What is an essay? I heard a few descriptions at a reading of essays from The Lost Origins of the Essay edited by John D’Agata a few weeks ago at REDCAT.
- An essay is both a verb and a noun because the writer figures out what she thinks as she writes.
- An essay is a quarrel with the writer’s self or the world.
- The essay is the reverse of redemption narrative because it doesn’t answer questions, it’s an ongoing argument and asks more questions.
- It’s a work of art that can change the reader’s perception of self or other people.
- The essay might not have any function at all.
- Finally, quoting D’Agata from the book, “I think the essay is a antidote to the stagnancy of writing because the essay tries to replicate the activity of the mind . . . the essay is the equivalent of a mind in rumination, performing as if improvisationally the reception of new ideas, the discovery of unknowns, the encounter with the “other.”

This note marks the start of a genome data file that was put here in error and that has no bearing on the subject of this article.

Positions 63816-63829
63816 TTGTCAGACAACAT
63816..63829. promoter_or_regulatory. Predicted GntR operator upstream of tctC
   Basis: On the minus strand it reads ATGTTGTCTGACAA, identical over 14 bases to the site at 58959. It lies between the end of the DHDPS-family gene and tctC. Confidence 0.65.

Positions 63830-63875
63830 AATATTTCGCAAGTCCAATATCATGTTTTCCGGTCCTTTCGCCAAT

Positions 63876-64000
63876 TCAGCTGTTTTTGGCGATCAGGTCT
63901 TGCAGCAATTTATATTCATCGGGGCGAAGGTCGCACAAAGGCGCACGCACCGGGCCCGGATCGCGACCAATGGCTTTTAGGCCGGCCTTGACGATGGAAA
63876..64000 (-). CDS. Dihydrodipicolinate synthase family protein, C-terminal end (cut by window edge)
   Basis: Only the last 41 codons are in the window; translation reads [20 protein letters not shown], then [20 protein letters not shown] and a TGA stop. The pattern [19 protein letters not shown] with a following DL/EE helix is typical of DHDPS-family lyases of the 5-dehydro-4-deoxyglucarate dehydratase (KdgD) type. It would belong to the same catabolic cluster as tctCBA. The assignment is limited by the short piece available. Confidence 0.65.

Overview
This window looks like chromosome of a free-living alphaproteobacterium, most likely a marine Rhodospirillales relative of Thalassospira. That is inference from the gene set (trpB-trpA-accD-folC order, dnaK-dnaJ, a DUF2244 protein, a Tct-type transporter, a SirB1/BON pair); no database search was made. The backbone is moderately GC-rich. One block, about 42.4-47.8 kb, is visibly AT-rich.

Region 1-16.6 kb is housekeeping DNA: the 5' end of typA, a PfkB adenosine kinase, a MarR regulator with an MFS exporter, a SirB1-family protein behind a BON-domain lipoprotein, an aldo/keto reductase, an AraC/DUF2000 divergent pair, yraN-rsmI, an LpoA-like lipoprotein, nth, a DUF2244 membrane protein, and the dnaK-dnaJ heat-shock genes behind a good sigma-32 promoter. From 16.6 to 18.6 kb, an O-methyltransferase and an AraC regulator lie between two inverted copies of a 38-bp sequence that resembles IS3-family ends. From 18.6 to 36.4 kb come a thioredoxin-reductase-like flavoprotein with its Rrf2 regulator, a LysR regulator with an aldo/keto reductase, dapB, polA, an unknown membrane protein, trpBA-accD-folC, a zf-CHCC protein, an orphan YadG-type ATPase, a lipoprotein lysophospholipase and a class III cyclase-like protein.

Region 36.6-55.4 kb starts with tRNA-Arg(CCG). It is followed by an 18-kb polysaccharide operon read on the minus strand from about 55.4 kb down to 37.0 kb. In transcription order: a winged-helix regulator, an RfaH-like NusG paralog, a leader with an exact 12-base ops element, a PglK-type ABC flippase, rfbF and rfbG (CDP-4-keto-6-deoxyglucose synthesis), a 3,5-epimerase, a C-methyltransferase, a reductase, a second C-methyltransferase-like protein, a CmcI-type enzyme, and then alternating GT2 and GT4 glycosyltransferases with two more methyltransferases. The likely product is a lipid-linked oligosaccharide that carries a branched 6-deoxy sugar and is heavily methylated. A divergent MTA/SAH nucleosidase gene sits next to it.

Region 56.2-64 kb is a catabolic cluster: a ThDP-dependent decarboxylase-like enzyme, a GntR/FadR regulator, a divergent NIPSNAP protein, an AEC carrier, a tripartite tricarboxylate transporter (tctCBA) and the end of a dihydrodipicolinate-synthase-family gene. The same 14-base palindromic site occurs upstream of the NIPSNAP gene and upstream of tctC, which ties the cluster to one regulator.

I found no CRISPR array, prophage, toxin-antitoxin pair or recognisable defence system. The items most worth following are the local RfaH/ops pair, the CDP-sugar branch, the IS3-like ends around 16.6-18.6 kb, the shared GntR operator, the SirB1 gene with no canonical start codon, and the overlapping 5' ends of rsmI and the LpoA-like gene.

I bought this compilation at Bookshop Santa Cruz last summer as a counter point to the essays in Lopate’s The Art of the Personal Essay. The Lost Origins of the Essay is a doorstop compilation of essays from across time and all over the world (other than the United States) that one speaker described as an argument that the essay is a vehicle for art. The four essays I heard read certainly supported the case for artistic writing:
From 1957 – “Tisanes” by Ana Hatherly are vignettes, some a paragraph, others a sentence. To date, Hatherly, a Portugal writer, has written 463 Tisanes, approximately a third of them are translated and 15 of those are published. The provide a flurry of images interwoven with questions and observations that left me contemplative and quiet.
From 1500 B.C.E. – “Dialogue of Pessimism” by Ennatum of Akkad is a conversation between a master and slave wherein the master instructs the slave to an action, the slave instantly agrees in such a Read the rest of this entry »